7 Dos and Don’ts of Drinking With Coworkers
There are a lot of things to figure out (or sometimes learn the hard way) post-college graduation. There’s figuring out how to manage your student loan debt, learning how to rock a group interview and, somewhere down the line, telling your boss that you’re quitting. But there’s one situation, no matter what industry you’re working in, that just about all of us will find ourselves in sooner or later. Yep, we’re talking about the office happy hour. And while enjoying a well-earned drink at the end of a hard day can be a great way to bond with coworkers, it also provides plenty of opportunity to screw up too. We caught up with Eric Arnold, a member of The League of Extraordinary Drinkers and one of the authors of the book Drink Like a Grown Up. He spilled all the deets on how to be just as professional in the bar as you are at the office (including what *not* to do, unless you want to be the talk of the office on Monday).
1. Don’t get sloppy. Call it adulting, but drinking during a work situation is not the same as when you were on your college campus. Eric adds, “Ever hear the phrase, ‘Never let them see you sweat?’ Never let them see you puke into a sidewalk garbage can, either. If you know you’re usually fine on three drinks, have two. If you’re usually fine on two, drink just one.” That way you’re participating in the fun and don’t embarrass yourself.
2. Choose mid-shelf drinks. “Cocktails don’t always taste better if they’re more expensive, meaning you don’t look smart if you order Pappy Van Winkle just because somebody else is buying. You’ll appear wasteful.” Go for a mid-shelf liquor to prevent a hangover. Bonus: You’ll look like you’re experienced enough to have a preference over well drinks, but know Grey Goose very arguably isn’t the best vodka just because it costs twice as much.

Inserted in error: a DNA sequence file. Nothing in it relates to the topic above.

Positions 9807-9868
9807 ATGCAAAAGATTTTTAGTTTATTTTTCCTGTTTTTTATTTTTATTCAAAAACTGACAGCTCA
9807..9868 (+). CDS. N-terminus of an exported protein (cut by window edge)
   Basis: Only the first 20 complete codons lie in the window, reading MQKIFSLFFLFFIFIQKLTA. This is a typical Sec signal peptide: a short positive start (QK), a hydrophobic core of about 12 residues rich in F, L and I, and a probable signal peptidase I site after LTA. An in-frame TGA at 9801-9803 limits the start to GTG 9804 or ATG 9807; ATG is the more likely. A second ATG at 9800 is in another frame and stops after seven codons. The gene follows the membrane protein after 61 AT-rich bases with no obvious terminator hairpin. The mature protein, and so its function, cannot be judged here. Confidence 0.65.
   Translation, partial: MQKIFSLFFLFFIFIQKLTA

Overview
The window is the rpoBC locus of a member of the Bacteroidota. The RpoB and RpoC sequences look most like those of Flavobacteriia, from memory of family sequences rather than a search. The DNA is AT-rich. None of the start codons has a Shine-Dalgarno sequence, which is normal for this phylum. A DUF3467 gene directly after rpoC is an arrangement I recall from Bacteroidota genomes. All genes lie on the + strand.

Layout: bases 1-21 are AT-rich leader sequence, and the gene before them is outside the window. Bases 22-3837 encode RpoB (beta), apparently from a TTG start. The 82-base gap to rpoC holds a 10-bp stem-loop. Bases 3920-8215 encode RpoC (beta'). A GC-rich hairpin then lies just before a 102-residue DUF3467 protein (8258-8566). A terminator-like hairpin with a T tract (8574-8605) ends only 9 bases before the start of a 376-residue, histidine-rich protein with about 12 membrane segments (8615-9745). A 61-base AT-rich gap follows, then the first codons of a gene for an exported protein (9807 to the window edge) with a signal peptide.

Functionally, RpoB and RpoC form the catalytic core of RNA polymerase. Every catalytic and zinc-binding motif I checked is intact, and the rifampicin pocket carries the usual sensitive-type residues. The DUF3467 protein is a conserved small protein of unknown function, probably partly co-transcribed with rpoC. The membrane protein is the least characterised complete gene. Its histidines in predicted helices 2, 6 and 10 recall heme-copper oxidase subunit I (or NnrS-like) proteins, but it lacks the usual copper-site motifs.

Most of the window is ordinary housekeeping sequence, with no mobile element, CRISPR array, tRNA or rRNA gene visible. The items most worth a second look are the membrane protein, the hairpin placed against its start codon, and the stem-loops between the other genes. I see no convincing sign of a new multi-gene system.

3. Consider the environment. Like you would handle a business meeting, check your surroundings. “If you’re in a wood-paneled bar with taxidermy adorning the walls, odds are the bartender won’t be making a particularly good Manhattan. Also, you might come off like a snob,” said Eric. If you’re at a beer place and really hate beer, order wine or something super simple, like a gin and tonic.
4. No shots. Ever. Honestly, this is probably a good rule just… you know… in general, but Eric probably puts it best: “No after-work outing that involved shots ever ended well. If someone offers up shots, it’s time to head for the exits.” Touché, Eric, touché.
5. Have a backup cocktail. “Not every bartender can make every drink, so have a backup. For example, if your usual is a gimlet and the bartender seems confused, just go for a martini,” advises Eric. That way you won’t hold up the line, but will still get a drink you like.
6. Don’t experiment. There’s something to be said about sticking to your old faithful, especially when your boss might be involved in the festivities. Eric agrees, saying, “You know the drinks you like and the ones you don’t. On someone else’s dime, at a time when you need to make a good impression, it’s usually not the best occasion to order the bar’s special made of six different liquors, juices and sugar.”
7. Tip well. “Especially if the bar is used to dealing with your rowdy coworkers, a good tip lets the bartender know you’re the cool, composed one. Bartenders have memories like elephants, and they’ll treat you well next time you visit on your own, sans the suits from the surrounding cubicles,” notes Eric.
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(Photos via Getty)